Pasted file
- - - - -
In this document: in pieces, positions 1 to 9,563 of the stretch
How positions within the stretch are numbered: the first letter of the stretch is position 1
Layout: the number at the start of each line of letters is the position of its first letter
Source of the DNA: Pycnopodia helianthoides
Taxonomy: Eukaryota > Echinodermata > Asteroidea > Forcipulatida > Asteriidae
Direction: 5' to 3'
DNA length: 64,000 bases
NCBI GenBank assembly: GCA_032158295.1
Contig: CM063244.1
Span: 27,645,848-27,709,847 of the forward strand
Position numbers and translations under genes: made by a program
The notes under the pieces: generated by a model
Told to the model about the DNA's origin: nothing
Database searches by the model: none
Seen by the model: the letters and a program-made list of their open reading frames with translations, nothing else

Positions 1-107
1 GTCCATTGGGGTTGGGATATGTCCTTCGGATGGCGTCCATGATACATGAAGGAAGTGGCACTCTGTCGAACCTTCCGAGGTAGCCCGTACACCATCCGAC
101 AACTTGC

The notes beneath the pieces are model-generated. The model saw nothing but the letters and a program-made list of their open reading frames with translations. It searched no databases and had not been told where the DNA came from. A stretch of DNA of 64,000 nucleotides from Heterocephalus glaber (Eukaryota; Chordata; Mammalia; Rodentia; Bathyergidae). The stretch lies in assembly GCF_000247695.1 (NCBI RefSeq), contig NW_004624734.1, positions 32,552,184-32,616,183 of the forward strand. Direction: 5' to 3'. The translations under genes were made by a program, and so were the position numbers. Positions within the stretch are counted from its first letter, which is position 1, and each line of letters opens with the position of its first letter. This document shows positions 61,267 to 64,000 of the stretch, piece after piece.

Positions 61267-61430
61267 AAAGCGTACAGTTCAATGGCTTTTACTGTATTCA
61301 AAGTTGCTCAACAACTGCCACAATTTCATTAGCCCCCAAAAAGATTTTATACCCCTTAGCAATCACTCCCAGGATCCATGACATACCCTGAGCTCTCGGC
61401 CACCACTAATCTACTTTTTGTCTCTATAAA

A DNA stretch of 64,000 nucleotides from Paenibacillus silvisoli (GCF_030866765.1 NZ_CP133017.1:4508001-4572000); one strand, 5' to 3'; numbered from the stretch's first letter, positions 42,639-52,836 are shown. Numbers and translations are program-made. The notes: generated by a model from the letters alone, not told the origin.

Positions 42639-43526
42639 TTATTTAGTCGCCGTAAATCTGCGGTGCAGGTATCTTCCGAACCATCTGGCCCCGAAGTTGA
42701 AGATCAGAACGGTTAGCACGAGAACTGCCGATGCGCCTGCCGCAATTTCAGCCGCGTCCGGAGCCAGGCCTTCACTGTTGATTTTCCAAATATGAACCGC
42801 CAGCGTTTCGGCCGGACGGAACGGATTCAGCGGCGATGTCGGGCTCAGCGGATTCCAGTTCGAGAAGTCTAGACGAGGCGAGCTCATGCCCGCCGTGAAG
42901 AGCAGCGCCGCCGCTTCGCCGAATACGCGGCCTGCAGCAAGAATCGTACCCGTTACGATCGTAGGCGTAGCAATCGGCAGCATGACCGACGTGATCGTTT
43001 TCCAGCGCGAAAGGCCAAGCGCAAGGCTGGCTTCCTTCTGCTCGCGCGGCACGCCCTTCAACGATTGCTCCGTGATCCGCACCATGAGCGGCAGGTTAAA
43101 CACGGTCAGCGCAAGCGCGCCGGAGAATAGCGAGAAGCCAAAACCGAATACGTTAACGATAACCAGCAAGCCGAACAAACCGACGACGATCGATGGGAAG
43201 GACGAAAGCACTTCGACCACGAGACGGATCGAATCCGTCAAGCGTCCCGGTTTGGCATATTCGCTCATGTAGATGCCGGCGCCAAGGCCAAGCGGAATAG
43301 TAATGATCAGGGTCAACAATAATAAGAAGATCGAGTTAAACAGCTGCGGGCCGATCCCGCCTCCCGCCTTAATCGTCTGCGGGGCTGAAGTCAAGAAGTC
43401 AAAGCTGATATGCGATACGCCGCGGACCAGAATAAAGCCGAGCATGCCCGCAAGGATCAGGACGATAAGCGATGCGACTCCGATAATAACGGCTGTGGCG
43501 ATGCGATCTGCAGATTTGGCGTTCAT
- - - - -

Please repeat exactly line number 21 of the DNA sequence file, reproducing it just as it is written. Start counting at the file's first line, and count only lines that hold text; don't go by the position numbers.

61267 AAAGCGTACAGTTCAATGGCTTTTACTGTATTCA